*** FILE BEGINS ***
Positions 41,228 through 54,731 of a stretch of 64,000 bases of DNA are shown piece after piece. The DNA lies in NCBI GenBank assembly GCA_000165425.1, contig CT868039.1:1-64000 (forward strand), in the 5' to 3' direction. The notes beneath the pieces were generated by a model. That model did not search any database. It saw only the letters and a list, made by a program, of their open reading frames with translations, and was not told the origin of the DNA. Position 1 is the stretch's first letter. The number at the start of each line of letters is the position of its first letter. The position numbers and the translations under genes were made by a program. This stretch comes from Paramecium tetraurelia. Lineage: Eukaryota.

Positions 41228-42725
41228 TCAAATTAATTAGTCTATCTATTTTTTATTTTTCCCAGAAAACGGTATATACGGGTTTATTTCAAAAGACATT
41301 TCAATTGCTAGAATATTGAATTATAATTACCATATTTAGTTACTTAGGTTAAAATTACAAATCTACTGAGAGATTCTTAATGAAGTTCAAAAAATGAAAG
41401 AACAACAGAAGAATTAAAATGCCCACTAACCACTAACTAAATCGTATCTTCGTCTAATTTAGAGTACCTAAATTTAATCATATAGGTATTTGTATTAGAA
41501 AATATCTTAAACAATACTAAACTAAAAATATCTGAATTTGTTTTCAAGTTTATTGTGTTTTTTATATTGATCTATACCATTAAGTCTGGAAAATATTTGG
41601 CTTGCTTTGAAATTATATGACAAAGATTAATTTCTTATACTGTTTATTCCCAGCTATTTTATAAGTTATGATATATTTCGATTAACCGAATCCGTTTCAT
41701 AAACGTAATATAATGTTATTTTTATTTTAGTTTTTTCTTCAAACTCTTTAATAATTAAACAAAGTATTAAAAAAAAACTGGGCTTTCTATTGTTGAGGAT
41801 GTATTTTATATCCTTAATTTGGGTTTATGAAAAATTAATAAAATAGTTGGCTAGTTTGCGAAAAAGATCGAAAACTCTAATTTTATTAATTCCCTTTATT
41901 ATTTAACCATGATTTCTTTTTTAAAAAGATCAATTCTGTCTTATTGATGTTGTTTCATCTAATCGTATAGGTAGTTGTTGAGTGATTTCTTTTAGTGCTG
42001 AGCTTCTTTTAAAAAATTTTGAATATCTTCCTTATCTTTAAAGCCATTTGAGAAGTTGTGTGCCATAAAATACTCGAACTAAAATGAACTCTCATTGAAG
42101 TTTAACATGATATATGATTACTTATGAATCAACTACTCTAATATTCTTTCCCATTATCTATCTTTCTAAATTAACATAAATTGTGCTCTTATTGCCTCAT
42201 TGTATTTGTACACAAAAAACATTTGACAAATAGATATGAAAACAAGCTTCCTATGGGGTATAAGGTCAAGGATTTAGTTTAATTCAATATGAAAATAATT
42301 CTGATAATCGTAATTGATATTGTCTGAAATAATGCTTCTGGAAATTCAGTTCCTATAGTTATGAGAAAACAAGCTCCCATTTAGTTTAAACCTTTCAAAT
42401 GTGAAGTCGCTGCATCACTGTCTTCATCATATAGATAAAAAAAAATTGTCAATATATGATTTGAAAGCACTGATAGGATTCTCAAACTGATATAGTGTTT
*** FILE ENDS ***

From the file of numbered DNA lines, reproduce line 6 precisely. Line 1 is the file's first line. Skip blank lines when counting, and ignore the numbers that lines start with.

41501 AATATCTTAAACAATACTAAACTAAAAATATCTGAATTTGTTTTCAAGTTTATTGTGTTTTTTATATTGATCTATACCATTAAGTCTGGAAAATATTTGG